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Old 04-12-2016, 16:16   #1
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Survives Underwater for 60 hours

Harrison Okene survived under water for 60 hours in an air pocket at 100 ft, and no one knew he was alive, until.........

Luckest man in the sea!

https://www.theguardian.com/world/20...ive-air-pocket
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Old 04-12-2016, 16:38   #2
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Re: Survives Underwater for 60 hours

That is absolutely incredible! How he was still calm and coherent enough to not want to startle the diver, after 60 hours??? WOW!
The video is worth watching, very lucky man
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Old 04-12-2016, 16:43   #3
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Re: Survives Underwater for 60 hours

Was this a mono or multi hull tug boat? Chris White design by any chance?
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Old 04-12-2016, 16:44   #4
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Re: Survives Underwater for 60 hours

Well it sunk.... Obviously mono;-)
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Old 04-12-2016, 17:49   #5
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Re: Survives Underwater for 60 hours

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Originally Posted by Boatguy30 View Post
Was this a mono or multi hull tug boat? Chris White design by any chance?
Click on the link!
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Old 04-12-2016, 19:15   #6
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Re: Survives Underwater for 60 hours

This happened 3 years ago. Where you been?
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Old 04-12-2016, 20:02   #7
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Re: Survives Underwater for 60 hours

I've been down and back up the west coast!
I searched the CF threw its search pull down and nothing came up. Soooo...
I posted.
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Old 05-12-2016, 09:32   #8
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Re: Survives Underwater for 60 hours

Thanks for sharing - amazing story. We hadn't seen before either! How scary.
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Old 05-12-2016, 09:39   #9
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Re: Survives Underwater for 60 hours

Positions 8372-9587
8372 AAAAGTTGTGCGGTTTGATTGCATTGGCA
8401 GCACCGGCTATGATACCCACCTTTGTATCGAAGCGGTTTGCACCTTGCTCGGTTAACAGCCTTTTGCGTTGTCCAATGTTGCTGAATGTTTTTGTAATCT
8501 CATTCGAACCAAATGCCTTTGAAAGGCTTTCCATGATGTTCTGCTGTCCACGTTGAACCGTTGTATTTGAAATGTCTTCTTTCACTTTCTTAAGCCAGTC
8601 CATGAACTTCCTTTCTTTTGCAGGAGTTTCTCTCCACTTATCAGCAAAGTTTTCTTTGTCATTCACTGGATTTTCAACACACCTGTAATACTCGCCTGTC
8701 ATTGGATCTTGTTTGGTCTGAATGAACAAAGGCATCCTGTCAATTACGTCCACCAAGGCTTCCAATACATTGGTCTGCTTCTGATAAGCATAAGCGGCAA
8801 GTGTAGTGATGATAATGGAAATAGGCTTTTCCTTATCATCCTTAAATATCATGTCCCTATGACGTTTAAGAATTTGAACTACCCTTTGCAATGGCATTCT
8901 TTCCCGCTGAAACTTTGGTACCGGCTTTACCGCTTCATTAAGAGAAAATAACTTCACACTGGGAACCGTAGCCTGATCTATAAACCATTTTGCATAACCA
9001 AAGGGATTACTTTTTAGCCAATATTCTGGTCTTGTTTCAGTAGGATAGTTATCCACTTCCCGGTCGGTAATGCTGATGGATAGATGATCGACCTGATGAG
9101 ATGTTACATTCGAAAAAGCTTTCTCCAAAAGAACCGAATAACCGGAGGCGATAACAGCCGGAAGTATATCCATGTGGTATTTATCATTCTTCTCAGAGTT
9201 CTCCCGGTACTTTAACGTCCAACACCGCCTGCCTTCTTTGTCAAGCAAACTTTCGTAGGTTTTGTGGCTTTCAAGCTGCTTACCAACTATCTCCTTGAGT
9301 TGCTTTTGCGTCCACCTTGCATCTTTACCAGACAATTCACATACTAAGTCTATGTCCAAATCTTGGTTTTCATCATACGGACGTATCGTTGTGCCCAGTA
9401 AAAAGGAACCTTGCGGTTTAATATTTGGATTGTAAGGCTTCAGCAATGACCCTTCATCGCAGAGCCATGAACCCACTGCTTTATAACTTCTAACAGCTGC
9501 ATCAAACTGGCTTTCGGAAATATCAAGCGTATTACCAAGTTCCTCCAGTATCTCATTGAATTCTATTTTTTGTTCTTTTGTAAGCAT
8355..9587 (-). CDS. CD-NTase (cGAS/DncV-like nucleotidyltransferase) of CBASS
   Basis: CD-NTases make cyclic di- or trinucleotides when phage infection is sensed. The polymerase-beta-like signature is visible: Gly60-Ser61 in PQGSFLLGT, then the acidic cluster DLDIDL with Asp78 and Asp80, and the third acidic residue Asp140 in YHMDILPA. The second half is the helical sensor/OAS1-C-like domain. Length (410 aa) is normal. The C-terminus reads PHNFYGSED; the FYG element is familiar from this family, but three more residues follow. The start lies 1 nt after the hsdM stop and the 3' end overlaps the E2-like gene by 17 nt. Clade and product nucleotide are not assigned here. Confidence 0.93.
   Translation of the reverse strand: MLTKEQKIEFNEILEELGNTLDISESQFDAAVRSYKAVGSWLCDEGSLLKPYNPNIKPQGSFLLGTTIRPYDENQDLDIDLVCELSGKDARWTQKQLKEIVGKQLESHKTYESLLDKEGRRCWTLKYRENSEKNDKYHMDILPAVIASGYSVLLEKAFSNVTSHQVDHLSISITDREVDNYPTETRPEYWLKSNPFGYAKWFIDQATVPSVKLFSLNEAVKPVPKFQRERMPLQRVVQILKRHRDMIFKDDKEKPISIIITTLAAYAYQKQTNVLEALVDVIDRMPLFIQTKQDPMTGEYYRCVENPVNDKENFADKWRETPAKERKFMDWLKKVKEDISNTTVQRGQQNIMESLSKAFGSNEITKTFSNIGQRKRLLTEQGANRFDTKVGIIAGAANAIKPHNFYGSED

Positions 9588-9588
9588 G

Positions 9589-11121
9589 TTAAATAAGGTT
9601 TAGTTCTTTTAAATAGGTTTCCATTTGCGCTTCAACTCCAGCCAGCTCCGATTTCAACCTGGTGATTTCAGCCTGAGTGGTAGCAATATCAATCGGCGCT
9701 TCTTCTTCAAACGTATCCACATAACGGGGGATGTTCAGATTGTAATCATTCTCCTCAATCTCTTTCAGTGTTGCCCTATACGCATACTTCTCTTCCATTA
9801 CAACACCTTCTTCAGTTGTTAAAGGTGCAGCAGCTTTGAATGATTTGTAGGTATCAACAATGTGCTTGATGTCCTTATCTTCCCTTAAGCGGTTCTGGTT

I remember this from a few years ago. Maybe a diver can clarify for me???

The article discusses concerns with nitrogen build-up for extended periods at depth. He was in an air pocket. I assume that would act like diving bell. At that point isn't the hull structurally holding back the water pressure. Would there be so much pressure in a air pocket to cause nitrogen build-up?

Obviously i'm not a diver, so I apologize for the frustratingly stupid question.
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Old 05-12-2016, 09:49   #10
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Re: Survives Underwater for 60 hours

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I remember this from a few years ago. Maybe a diver can clarify for me???

The article discusses concerns with nitrogen build-up for extended periods at depth. He was in an air pocket. I assume that would act like diving bell. At that point isn't the hull structurally holding back the water pressure. Would there be so much pressure in a air pocket to cause nitrogen build-up?

Obviously i'm not a diver, so I apologize for the frustratingly stupid question.
Not a diver. But the air pocket Isn't like a closed bell because the air is compressed by water pressure from below. It's akin to a wet bell.
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Old 05-12-2016, 10:19   #11
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Re: Survives Underwater for 60 hours

Water doesn't compress, the weight of the water will compress the air however. As you go deeper, the water would force itself in from the bottom, compressing the air in the pocket.
He also spent 60 hours using up the oxygen, I would imagine that there wasn't a lot of breathable air left for him.
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Old 05-12-2016, 10:25   #12
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Re: Survives Underwater for 60 hours